What is Kubeday Japan ?
Kubeday Japan is a conference focused on Kubernetes, an open-source container orchestration platform that is used to automate the deployment, scaling, and management of containerized applications. Brings together developers, administrators, and other professionals who are interested in learning about and working with Kubernetes. The conference typically includes presentations, workshops, and other sessions that cover a range of topics related to Kubernetes, including best practices, case studies, and the latest developments in the field.
A video of the day's presentation is currently available on youtube. I cannot introduce all of them, but I would like to introduce some of the sessions.
Keynote: Hello eBPF! Goodbye Sidecars? - Liz Rice, Chief Open Source Officer, Isovalent
eBPF is a kernel technology that can dynamically change kernel behavior, revolutionizing the way applications running under Kubernetes are instrumented. tools built with eBPF have the power to monitor, protect and connect all processes on a (virtual) machine, so that all There is no need to inject sidecar containers into every pod.
I have not yet touched eBPF myself, but have heard a lot about this technology in the community, so I would like to try to verify it sometime soon.
The Architecture of Microservice Transaction Based on Distributed Consensus with Kubernetes - Jumpei Nishitani, Hitachi, Ltd.
When constructing an enterprise system by Microservice Architecture, the engineers faced various problems. We think the most difficult problem is how to update data in the Database consistently. Most engineers will choose a Microservices design pattern called “DB per Service” when we construct microservices with a Database. The engineers must consider Transaction Management. If you construct Transaction Management like the “Saga Design pattern”, your application will be complex, and you must work a lot to maintain data consistency in system runtime as an operator. That’s why Saga does not have sufficient functionality to construct a transactional system that supplies consistency and scalability. To resolve this problem, Microservice Transaction Management System that balanced strong consistency, loosely coupled, and high productivity is necessary. We will introduce the concept of Microservice Transaction management based on distributed consensus.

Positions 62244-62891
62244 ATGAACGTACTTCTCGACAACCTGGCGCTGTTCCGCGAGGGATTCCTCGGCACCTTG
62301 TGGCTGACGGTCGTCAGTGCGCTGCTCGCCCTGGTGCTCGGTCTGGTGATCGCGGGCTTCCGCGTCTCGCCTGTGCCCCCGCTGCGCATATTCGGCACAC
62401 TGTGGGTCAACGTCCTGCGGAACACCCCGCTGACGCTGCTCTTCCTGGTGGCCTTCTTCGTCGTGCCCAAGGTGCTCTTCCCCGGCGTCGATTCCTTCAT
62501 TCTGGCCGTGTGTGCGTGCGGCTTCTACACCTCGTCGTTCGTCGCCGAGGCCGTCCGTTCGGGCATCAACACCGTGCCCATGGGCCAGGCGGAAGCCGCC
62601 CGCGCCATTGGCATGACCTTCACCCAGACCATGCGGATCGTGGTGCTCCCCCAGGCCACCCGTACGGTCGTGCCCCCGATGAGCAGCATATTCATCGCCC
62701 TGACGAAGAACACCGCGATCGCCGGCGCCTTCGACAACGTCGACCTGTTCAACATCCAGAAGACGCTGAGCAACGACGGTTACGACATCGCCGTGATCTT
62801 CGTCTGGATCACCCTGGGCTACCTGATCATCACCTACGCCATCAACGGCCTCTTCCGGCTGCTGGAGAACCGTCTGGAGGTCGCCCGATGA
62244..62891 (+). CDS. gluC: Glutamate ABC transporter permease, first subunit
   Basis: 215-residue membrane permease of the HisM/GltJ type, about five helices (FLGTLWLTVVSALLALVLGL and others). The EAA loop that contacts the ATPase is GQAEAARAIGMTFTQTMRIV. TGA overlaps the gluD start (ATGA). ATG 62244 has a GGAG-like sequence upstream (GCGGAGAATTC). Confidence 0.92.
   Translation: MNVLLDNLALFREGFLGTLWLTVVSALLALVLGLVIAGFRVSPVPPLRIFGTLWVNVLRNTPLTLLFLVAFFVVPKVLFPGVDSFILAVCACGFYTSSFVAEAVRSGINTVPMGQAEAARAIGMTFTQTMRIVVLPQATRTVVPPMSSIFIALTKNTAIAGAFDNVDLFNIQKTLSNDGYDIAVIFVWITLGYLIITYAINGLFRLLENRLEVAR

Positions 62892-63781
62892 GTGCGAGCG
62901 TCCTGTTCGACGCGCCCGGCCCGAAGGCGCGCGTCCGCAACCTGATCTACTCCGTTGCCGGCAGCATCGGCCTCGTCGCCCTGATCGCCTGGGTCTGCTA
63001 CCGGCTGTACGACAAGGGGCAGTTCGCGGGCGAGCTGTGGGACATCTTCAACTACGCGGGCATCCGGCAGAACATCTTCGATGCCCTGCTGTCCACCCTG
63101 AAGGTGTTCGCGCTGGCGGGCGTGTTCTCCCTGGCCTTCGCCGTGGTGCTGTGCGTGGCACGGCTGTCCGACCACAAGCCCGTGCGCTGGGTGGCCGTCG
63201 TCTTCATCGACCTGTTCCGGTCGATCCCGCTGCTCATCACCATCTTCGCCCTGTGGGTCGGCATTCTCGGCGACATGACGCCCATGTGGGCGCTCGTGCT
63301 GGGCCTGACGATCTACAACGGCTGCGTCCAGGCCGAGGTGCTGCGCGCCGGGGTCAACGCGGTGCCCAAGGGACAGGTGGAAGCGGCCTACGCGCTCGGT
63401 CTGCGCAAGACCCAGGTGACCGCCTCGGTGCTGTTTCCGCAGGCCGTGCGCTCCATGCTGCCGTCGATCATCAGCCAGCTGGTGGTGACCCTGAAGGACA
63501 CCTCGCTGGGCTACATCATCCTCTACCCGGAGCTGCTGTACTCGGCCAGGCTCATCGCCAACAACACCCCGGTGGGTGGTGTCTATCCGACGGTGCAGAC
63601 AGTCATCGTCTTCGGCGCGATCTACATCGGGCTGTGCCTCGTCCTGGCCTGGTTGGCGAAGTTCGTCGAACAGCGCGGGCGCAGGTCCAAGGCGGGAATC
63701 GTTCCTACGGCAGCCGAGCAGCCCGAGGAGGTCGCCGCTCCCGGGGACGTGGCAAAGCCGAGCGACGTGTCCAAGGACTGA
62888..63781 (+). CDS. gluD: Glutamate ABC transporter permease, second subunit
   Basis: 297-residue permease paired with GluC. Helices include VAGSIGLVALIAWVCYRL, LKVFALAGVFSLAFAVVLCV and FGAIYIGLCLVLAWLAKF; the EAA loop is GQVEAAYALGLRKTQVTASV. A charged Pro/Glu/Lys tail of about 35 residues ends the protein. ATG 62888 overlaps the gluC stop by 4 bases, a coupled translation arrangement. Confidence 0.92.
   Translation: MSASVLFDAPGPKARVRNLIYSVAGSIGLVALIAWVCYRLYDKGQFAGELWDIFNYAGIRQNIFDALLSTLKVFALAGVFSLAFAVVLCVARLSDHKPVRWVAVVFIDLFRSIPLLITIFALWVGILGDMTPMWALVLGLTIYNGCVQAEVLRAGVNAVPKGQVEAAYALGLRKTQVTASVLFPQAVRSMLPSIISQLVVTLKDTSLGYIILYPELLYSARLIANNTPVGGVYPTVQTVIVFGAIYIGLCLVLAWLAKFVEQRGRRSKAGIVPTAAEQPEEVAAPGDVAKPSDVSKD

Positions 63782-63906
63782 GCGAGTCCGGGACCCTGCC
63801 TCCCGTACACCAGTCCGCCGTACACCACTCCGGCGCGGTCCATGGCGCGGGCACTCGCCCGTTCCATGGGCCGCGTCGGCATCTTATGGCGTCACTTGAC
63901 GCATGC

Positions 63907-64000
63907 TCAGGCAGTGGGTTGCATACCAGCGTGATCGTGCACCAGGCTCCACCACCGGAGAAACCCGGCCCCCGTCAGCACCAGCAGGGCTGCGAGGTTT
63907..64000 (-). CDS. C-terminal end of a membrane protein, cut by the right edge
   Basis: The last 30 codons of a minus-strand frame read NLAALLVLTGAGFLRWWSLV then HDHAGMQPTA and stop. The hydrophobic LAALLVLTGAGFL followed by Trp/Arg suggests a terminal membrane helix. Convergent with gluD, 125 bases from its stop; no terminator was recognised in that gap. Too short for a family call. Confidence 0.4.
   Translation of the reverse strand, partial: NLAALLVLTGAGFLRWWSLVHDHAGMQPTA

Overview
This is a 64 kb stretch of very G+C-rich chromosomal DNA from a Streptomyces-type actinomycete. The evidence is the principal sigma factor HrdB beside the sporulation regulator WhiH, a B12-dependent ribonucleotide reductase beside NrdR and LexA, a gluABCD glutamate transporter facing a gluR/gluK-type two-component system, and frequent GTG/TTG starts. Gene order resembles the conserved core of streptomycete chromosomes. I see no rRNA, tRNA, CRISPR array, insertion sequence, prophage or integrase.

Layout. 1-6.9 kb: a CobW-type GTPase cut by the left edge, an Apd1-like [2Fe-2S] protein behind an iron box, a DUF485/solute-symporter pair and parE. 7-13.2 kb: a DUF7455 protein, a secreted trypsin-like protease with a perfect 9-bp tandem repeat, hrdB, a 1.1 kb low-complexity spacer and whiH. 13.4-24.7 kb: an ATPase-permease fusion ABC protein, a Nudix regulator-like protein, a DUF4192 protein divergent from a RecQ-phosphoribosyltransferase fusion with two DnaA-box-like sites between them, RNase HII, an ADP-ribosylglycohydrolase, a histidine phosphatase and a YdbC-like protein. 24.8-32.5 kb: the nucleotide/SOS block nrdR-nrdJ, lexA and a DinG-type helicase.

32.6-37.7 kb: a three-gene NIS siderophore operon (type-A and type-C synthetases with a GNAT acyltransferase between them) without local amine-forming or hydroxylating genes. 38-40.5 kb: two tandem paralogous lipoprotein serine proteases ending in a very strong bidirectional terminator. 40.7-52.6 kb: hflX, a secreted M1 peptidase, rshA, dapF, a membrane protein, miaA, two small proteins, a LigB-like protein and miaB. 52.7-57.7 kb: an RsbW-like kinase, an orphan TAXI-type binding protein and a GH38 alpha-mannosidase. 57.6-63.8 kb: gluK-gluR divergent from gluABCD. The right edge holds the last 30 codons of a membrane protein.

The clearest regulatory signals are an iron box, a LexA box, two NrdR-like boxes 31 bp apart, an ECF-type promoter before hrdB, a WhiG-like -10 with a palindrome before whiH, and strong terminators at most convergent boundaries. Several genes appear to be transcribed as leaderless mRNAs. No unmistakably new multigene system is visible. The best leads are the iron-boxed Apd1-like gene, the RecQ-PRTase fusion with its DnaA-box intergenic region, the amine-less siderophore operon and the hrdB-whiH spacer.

This presentation analyzes the problem of DB in microservices from a research point of view, and it seems that there are still many issues in using DB on kubernetes.
Behold: A New Way to Deploy Pod Security Policies Using Kyverno! - Abhinav Sinha, Nirmata
Since its genesis, Kubernetes has been the go-to container orchestration solution for enterprises in need of scalable containerized applications implemented on microservices architecture. Any application that is deployed within Kubernetes is executed through one or more Pods, which makes Pod security not just a major concern, but a necessity for Kubernetes clusters, and even more so for business-critical applications. To fulfill this need, Kubernetes introduced PodSecurityPolicy (PSP) in its v1.3 release. However, PodSecurityPolicy was officially deprecated by Kubernetes in v1.21 and has been entirely removed in v1.25, which was a step taken due to some major issues encountered by users throughout the years of its use which could not be addressed without introducing breaking changes. But the removal of PSP in Kubernetes v1.25 does not mean that it’s an end for Pod security. It has been replaced by the new Pod Security Admission (PSA) controller, which utilizes the Kubernetes admission control webhooks. However, it comes with some serious drawbacks as well. In this session, Abhinav will be discussing the usage of Kyverno for deploying Kubernetes policies and demonstrate the new way of deploying PSPs with requirement-specific exceptions following the release of Kyverno 1.8.0.
It was an interesting presentation because the removal of the Pod Security Policy is a big issue in the community. In Japan, I have seen some examples of Open Policy Agents being used, and Kyverno seems to be a good migration choice.
What Anime Taught Me About K8s & Tech Careers - Annie Talvasto, Camunda
From One piece and Naruto to Neon Genesis Evangelion and Dragon Ball, Japanese animation is a cultural phenomenon. This session will take you through both the landscape of anime and Kubernetes, with helpful beginner tips to get you started on your cloud native journey. The session will also cover what the heroes of East blue and Planet 4032-877 can teach us about career development in the tech world. Importance of perseverance, inclusion & diversity as well as always having a snack at hand - come and learn how anime can boost your Kubernetes and tech career to the next level!
This presentation explains Kubernetes and engineering careers using anime. Japanese anime has influenced both Japanese and foreign audiences.
KubeDay Japan was the first technical conference I was able to attend as a working adult, and I really enjoyed it. One of the great points of an open source community is that can connect not only with engineers but also researchers and beginners. I would like to contribute to the community through things like OSS contributions before participating in the next conference.